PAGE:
The Memorial to the Murdered Jews of Europe
(aka the Holocaust Memorial) in Berlin
“I could have got more out. I could have got more.”
This is one of the most haunting lines in all of cinematic history to me. Oskar Schindler, a real-life Nazi member and factory owner in Poland, set out to make a profit during WWII. He produced munitions for Germany by having Jews from the nearby concentration camp work for him for free. But instead, Schindler found his priorities shifting from making money to saving lives.
Schindler required more and more Jews to keep his factory running. At least, that’s what he told the Nazis. He bribed the soldiers to keep his 1200 employees safe from the gas chambers and other horrific deaths inside the barbed wire walls. They worked hard in Schindler’s factory making faulty bullets in support of the Reich.
In the movie Schindler’s List, after hearing that Germany lost the war, Schindler uttered the words, “I could have got more out. I could have got more.” Even after saving 1200 souls from the hands of the Nazis, Schindler wished he would have done more.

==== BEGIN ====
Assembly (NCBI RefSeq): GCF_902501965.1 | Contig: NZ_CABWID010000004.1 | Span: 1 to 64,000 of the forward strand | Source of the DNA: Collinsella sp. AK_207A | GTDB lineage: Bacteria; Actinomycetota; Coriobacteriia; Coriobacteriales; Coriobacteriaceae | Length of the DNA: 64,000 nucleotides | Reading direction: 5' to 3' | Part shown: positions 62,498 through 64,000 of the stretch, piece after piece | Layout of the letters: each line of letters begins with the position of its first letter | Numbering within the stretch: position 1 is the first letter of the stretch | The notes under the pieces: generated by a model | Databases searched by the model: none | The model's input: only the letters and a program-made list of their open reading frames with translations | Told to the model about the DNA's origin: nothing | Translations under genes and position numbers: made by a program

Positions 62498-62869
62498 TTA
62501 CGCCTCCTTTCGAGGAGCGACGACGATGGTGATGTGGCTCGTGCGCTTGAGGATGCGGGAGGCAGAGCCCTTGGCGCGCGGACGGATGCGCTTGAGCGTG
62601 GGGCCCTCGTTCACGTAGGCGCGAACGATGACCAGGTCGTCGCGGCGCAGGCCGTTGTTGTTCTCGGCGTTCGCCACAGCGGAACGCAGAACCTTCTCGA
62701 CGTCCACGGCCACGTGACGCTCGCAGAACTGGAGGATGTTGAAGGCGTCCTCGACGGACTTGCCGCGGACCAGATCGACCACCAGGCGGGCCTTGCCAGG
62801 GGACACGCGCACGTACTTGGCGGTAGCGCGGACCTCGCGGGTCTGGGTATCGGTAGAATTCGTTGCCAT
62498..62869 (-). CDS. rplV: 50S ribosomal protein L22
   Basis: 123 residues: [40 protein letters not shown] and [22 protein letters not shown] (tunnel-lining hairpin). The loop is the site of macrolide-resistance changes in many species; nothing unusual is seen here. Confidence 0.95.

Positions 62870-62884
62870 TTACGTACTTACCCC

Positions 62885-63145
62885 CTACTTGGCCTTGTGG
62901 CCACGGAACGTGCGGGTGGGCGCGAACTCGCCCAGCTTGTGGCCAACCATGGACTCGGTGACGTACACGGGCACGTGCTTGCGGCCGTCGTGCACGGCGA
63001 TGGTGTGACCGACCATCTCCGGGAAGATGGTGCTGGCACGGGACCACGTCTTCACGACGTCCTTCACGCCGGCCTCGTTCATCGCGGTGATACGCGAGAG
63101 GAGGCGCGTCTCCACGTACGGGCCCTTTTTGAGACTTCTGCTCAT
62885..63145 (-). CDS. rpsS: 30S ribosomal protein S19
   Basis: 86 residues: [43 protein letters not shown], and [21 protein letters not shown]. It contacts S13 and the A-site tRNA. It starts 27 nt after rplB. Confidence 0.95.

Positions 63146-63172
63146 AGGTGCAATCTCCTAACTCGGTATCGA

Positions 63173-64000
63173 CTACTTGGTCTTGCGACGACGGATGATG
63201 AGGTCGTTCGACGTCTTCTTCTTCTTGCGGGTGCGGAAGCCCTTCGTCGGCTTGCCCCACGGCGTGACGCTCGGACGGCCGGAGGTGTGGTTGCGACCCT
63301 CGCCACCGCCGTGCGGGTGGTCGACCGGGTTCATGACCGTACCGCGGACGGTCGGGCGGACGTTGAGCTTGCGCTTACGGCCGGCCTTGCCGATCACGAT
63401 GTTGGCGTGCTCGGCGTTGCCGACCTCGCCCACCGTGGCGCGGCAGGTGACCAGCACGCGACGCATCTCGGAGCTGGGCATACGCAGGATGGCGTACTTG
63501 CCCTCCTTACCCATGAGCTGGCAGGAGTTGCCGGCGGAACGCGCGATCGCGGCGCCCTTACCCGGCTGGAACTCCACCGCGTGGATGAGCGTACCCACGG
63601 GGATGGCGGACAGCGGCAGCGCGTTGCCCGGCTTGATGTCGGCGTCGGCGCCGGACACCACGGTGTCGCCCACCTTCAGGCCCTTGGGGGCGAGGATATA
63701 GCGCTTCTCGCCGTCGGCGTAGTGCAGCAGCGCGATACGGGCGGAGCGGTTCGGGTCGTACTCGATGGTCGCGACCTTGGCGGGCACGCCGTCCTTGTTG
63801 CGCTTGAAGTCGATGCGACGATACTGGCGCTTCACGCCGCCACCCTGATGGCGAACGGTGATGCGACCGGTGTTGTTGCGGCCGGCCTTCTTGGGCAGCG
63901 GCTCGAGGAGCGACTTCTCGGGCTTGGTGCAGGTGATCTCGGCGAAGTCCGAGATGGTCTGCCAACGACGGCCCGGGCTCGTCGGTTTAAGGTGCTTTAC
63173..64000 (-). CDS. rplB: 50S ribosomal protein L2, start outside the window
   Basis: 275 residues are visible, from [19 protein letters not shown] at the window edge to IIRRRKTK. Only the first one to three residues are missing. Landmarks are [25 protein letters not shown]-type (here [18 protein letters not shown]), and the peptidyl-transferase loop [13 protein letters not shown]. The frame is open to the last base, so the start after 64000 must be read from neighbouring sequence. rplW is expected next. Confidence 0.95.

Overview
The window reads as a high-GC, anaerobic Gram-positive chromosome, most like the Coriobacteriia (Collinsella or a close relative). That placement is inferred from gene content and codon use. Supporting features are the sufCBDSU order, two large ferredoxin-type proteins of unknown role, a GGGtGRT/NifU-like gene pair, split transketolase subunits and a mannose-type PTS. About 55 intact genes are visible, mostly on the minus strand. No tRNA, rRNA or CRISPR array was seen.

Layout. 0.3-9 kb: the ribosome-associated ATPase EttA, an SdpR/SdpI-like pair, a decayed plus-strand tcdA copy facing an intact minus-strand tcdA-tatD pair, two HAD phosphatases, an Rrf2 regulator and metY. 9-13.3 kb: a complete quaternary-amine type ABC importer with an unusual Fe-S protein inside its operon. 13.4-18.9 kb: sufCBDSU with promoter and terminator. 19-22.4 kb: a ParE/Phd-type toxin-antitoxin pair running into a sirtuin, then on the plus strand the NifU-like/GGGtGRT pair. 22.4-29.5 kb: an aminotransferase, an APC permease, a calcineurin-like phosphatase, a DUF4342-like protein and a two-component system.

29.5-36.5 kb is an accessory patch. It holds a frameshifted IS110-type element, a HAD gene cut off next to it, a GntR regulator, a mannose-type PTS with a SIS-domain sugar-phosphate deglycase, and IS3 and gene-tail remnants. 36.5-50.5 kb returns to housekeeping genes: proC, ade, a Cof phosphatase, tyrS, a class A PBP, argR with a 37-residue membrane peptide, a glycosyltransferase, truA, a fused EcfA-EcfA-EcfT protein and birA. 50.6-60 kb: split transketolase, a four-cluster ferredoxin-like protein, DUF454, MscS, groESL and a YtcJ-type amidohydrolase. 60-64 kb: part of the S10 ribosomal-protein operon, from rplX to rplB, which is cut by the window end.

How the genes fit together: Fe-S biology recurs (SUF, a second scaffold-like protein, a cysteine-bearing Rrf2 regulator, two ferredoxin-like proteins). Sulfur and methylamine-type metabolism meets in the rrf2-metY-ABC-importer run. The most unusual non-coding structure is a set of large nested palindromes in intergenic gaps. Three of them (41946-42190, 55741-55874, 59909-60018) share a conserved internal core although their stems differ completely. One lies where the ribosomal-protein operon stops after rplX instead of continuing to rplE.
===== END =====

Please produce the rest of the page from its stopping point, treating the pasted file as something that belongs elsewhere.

…He’d already done so much only being one person.
God calls all believers to live such lives of radical love. “Greater love hath no man than this, that a man lay down his life for his friends” (John 15:13). This radical love covers selflessness and humility. Philippians 2:3 says, “In lowliness of mind let each esteem other better than themselves.” Am I really doing all that God has called me to do to further His kingdom to the best of my ability?
History tells us that eleven of the twelve disciples were martyred. Martyred. As in, they lived out their faith to such an extreme degree that people killed them for it. Am I really doing all that God has called me to do to further His kingdom to the best of my ability?
We don’t know the day or hour Jesus will return (Matthew 24:36). I don’t want to be caught saying, “I could have done more!” I want to be ready. I want to obey. Am I really doing all that God has called me to do to further His kingdom to the best of my ability?
Forty-four years ago on October 9, 1974, Oskar Schindler died. After the war, he went bankrupt, having spent his fortune on bribes in exchange for Jewish lives. I don’t think he would have had it any other way. He was given the honor of being buried on Mount Zion in Jerusalem, the only member of the Nazi party to receive that privilege. Jews traditionally leave stones in memoriam on a grave.
May we do all that God has called us to do to further His kingdom to the best of our abilities.Click to tweet
Family Radio Staff